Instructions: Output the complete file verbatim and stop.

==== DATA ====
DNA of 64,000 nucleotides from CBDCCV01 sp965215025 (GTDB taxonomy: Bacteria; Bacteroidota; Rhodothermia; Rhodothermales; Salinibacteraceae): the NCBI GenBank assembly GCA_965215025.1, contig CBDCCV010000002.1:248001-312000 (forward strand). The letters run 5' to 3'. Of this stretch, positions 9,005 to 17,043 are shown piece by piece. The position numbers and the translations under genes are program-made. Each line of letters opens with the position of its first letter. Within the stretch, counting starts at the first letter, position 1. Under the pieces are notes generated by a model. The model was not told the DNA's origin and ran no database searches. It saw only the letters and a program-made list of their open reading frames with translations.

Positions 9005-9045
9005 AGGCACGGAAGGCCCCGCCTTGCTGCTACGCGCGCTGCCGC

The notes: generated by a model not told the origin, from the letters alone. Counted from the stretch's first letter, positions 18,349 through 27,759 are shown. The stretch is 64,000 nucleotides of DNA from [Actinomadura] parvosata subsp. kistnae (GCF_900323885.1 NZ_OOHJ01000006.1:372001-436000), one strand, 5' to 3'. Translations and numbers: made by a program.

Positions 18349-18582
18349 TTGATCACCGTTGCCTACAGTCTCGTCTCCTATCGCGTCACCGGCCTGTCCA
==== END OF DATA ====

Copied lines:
DNA of 64,000 nucleotides from CBDCCV01 sp965215025 (GTDB taxonomy: Bacteria; Bacteroidota; Rhodothermia; Rhodothermales; Salinibacteraceae): the NCBI GenBank assembly GCA_965215025.1, contig CBDCCV010000002.1:248001-312000 (forward strand). The letters run 5' to 3'. Of this stretch, positions 9,005 to 17,043 are shown piece by piece. The position numbers and the translations under genes are program-made. Each line of letters opens with the position of its first letter. Within the stretch, counting starts at the first letter, position 1. Under the pieces are notes generated by a model. The model was not told the DNA's origin and ran no database searches. It saw only the letters and a program-made list of their open reading frames with translations.

Positions 9005-9045
9005 AGGCACGGAAGGCCCCGCCTTGCTGCTACGCGCGCTGCCGC

The notes: generated by a model not told the origin, from the letters alone. Counted from the stretch's first letter, positions 18,349 through 27,759 are shown. The stretch is 64,000 nucleotides of DNA from [Actinomadura] parvosata subsp. kistnae (GCF_900323885.1 NZ_OOHJ01000006.1:372001-436000), one strand, 5' to 3'. Translations and numbers: made by a program.

Positions 18349-18582
18349 TTGATCACCGTTGCCTACAGTCTCGTCTCCTATCGCGTCACCGGCCTGTCCA